PhD 2016, Environmental Engineering
What was your inspiration for pursuing Engineering?
My scores and the enthusiasm I showed in solving mathematics, physics and chemistry problems were inspiring. My teachers in high school believed that I will succeed in any engineering, science or technology related field. In addition, I grew up in post-war times when my home country was tackling serious economic issues and where values such as serving the community to build a better future were highly praised at schools. By becoming an engineer, we could use our knowledge and problem solving strengths to help industry and therefore boost the economy of our country. Perhaps the path I have taken currently is not exactly projecting that teenage image of mine, but I believe the skills I acquired such as being quick on my feet to estimate the risk and complexity of a problem are always helpful in whatever endeavor I will take on.
Why is it important for women to be involved in Engineering?
I think the engineering community has had shortcomings in projecting what it is like to be an engineer. We need women and young girls to know that they can freely choose freely a career as an engineer without fear of failure in professional settings or of receiving distasteful remarks from people in industry and even from their families. We need them to know that they can be as successful and involved in engineering as a man can be. Having more female engineers involved in industry means having more role models who can transmit a reliable image of a woman engineer to young girls.
Why did you choose McGill?
McGill was recommended by my previous supervisor at Sharif University of Technology in Iran where I did a bachelor’s in chemical engineering. He referred to McGill as one of the leading universities in research. I started looking for research supervisors at McGill and the research in Environmental Engineering in the Civil Engineering department caught my attention. Professor Ghoshal has brought together a very keen group of scientists to investigate emerging environmental contaminants called engineered metal nanoparticles. After a few discussions with him and reviewing some articles in this field, I found myself very enthusiastic to learn more and do research on this topic. I applied to McGill and was awarded a MEDA scholarship for 3 years to pursue a PhD in Engineering.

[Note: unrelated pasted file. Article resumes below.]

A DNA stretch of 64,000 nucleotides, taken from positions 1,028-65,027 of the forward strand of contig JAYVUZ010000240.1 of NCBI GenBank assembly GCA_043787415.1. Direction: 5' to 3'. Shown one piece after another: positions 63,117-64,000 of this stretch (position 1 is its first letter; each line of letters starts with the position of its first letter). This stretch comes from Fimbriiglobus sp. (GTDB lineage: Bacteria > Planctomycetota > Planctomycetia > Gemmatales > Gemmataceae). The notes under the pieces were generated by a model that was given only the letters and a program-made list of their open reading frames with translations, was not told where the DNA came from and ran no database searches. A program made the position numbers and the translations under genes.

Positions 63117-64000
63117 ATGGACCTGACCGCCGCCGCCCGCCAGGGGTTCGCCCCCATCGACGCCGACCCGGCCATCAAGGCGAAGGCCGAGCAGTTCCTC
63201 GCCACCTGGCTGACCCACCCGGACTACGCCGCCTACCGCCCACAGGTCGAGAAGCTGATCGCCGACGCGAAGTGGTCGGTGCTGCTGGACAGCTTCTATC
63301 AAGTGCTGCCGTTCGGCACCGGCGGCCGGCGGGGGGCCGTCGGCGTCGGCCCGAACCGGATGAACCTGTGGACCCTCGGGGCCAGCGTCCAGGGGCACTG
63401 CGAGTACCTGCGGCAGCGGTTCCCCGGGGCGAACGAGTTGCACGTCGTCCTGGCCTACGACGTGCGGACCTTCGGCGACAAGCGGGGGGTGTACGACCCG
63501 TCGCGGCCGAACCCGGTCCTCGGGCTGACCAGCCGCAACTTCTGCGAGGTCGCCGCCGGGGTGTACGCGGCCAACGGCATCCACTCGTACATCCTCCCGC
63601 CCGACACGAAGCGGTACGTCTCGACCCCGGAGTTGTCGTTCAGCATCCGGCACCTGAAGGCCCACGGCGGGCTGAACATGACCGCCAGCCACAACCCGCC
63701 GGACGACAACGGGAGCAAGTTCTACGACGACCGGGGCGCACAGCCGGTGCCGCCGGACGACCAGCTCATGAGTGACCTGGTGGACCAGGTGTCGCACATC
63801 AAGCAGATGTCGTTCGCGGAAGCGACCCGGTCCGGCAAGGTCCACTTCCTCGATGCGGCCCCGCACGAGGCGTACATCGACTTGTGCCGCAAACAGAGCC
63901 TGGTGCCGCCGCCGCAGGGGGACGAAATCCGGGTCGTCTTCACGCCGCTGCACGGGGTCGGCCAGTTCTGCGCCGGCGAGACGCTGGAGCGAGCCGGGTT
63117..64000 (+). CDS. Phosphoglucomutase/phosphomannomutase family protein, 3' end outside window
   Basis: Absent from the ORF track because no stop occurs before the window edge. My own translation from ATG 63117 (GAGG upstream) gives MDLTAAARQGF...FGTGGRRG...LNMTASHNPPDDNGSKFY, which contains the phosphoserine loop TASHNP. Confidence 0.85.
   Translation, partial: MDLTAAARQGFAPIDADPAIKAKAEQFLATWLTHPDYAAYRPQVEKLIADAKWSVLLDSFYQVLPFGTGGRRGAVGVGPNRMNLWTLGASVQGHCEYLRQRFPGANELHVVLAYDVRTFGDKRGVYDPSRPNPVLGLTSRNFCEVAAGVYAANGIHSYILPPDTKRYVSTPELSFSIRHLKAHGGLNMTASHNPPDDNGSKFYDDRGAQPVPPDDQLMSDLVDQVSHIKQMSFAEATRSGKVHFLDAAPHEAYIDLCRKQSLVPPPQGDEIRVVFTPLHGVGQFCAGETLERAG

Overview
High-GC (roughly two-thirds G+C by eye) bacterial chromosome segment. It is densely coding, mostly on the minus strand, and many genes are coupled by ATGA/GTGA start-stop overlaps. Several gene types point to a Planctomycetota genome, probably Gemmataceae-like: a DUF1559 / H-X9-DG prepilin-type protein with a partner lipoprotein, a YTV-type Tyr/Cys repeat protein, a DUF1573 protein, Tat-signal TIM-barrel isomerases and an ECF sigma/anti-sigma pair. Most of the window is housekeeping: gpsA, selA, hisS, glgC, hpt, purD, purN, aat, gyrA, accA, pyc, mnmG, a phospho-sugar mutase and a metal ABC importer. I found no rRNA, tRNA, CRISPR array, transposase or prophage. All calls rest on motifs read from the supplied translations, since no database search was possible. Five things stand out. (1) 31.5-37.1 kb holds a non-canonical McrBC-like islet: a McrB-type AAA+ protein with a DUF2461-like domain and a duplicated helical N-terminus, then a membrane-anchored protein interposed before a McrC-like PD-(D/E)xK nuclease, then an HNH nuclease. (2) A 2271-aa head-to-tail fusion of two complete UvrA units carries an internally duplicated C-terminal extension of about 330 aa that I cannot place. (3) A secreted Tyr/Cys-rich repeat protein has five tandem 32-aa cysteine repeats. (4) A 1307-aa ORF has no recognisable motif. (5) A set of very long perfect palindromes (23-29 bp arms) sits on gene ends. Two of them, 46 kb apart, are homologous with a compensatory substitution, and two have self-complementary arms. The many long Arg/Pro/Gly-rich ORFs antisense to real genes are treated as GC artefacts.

Anything else to add?
At McGill I had the chance to build up my public speaking and leadership skills which I find invaluable for a woman in engineering to acquire. I have been actively involved in the graduate student council of our department (CEGSS) for the past three years. In the leadership roles and volunteer activities I have taken on, I learnt a lot about the joy of team work, team accomplishment, and effective leadership. McGill provides many opportunities for graduate students to practice their leadership skills and grow as a leader. I highly recommend that women in postgraduate engineering programs at McGill pursue such leadership activities along with intense research, particularly if they are interested in pursuing leadership roles later on in their careers.